Things go bump in the night, others will devour your soul, some will slice, dice eat your heart with a nice glass of Chianti. October has now arrived which can mean only one thing 31 Days of Horror has now arrived again. For the next 31 days, we will dive deep into the catacombs of horror to pick you a movie. Every day will be different ranging from the classics to the weird and wonderful. Many you might have heard of, some will be new to you. There will be personal favourites that you may like, others you may hate but they all will unleash those emotions that make us love horror.
Day 6 is back to Sandra Harris Cinehouse co-editor who gives us 2 for one movies Wrong House and The Lodge. Mute girls in homes you can’t leave and a short break nightmare for one couple.
THE WRONG HOUSE aka HOUSE-HUNTING. (2012) WRITTEN AND DIRECTED BY ERIC HURT. STARRING MARC SINGER, ART LA FLEUR, HAYLEY DUMOND, VICTORIA VANCE, PAUL MCGILL, JANEY GIOIOSA AND REBEKAH KENNEDY.
THE LODGE. (2008) DIRECTED BY BRAD HELMINK AND JOHN RAUSCHELBACH. WRITTEN BY DEB HAVENER. STARRING KEVIN MCCLATCHY, ELIZABETH KELL, OWEN SZABO AND MANDY KREISHER.
I picked up these two little horror finds at my local music/DVD store recently and made a night of watching them back-to-back. It was a thoroughly enjoyable experience but, like George Washington, I cannot tell a lie. THE WRONG HOUSE is a million times better than THE LODGE, which I think we’ll start with.
It’s kind of a typical run-of-the-mill dopey-young-couple-holidaying-in-a-creepy-cabin-in-the-woods type of film, and I must admit that I wasn’t crazy about the couple involved, which makes it harder to properly engage with the film. Julia and Michael don’t seem to have that good of a relationship.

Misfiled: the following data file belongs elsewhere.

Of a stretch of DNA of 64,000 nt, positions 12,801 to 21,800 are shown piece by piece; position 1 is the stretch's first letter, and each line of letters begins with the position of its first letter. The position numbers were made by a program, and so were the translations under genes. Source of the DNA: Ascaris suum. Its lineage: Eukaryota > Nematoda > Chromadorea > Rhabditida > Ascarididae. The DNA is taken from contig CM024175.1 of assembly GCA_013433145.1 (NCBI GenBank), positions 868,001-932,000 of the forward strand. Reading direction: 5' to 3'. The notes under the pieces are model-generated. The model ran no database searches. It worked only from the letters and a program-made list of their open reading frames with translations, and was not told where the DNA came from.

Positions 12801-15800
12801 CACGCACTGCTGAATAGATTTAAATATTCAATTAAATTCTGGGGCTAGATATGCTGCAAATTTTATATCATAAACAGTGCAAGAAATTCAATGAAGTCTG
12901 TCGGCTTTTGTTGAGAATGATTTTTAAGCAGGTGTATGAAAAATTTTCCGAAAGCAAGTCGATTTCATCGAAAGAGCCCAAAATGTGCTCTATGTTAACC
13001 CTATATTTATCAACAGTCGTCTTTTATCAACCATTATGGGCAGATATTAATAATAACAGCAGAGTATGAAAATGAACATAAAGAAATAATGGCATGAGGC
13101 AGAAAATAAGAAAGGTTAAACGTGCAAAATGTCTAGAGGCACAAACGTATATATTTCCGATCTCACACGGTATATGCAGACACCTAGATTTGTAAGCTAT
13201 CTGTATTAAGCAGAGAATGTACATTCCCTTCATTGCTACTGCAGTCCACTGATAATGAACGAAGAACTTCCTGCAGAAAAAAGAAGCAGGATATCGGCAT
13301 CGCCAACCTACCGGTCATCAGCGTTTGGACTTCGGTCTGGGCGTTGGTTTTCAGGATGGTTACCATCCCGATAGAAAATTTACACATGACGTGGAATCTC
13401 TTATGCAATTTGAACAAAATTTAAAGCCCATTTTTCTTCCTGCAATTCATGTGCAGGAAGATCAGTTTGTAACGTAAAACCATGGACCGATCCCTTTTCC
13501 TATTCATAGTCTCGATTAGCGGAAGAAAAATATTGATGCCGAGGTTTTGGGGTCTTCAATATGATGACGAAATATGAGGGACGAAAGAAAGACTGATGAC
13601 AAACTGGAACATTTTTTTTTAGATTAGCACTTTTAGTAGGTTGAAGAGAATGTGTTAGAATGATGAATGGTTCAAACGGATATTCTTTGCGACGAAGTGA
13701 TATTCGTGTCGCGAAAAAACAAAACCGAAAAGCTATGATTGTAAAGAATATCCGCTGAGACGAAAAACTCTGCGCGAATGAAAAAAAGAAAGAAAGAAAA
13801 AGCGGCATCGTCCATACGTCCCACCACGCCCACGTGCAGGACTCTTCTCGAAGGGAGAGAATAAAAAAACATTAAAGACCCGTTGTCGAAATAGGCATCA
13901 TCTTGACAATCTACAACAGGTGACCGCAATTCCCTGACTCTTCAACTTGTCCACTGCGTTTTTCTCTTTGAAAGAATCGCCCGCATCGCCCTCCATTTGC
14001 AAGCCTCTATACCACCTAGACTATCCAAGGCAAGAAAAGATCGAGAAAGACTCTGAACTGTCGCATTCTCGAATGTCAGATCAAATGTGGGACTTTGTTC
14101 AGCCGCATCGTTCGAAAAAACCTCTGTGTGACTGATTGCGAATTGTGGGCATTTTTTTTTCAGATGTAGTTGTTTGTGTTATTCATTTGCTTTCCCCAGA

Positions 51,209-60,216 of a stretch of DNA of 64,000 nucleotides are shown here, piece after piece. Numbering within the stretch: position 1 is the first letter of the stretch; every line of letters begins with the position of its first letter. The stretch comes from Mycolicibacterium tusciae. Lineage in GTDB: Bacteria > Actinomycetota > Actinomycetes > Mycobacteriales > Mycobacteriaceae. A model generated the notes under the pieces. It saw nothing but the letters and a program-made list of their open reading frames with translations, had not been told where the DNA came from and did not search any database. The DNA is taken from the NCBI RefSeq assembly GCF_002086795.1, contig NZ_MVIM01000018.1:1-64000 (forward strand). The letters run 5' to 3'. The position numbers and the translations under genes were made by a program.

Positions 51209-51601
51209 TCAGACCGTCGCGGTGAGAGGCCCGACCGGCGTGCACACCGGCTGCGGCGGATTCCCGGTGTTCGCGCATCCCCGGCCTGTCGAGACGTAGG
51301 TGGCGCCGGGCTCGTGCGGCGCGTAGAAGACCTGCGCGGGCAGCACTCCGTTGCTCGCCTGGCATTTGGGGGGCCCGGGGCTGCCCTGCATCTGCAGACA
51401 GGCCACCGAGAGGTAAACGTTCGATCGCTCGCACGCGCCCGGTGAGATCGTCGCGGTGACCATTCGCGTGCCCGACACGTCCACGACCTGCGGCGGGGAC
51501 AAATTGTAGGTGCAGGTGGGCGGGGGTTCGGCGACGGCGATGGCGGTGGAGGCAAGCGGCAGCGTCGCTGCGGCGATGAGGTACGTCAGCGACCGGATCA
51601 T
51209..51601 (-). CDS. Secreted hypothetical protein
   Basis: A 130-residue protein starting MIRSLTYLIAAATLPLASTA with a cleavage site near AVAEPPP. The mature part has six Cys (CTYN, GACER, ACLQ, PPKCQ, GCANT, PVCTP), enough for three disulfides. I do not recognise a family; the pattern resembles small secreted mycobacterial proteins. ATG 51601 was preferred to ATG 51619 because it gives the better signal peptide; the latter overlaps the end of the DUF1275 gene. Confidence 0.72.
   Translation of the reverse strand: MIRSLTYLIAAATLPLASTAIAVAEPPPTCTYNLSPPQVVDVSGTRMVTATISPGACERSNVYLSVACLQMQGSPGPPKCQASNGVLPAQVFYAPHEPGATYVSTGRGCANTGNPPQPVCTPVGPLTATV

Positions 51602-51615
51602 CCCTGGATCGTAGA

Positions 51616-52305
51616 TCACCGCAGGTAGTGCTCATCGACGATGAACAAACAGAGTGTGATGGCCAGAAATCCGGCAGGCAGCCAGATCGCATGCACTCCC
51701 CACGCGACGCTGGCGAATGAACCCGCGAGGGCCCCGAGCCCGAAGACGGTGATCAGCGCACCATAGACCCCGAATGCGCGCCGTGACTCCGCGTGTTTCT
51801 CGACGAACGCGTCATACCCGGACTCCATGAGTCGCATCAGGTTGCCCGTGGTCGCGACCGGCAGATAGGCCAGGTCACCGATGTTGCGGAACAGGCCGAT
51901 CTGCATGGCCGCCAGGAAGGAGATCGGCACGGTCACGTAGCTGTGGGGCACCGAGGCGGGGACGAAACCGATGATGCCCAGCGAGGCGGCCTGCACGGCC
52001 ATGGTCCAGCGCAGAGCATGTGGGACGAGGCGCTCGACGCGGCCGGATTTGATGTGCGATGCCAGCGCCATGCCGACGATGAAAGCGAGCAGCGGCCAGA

Michael, a dope-smoking Little Rich Boy with a wealthy Pops, seems to love Julia, at least, and he’s hoping to use the weekend away at an isolated mountain lodge as a chance to pop a certain question. He’s got the little box and everything.
Julia doesn’t seem to care about Michael too much, though, judging by the number of times she tries to get out of having sex with him. And surely a surfeit of sleazy vacation sex is the main reason for a young couple heading for the hills for a couple of days? But he’s a doped-up twat, so I can’t say that I blame her too much for that.
The titular Lodge is nice and spacious and comfortable enough, but how come the seriously uptight owner is hanging around the place like a bad smell instead of leaving the young ‘uns to their own devices as they’d- not unnaturally- been expecting? Henry is a decidedly odd fish but, to add fuel to an already over-stoked fire, there’s a shadow at the window and I think it wants to come in…
This is a pretty violent film, and there’s some sexual violence in there as well, deservedly earning the film its 18s rating. I could have completely done without the addition (more like tacking on) of a fourth person into the mix, however.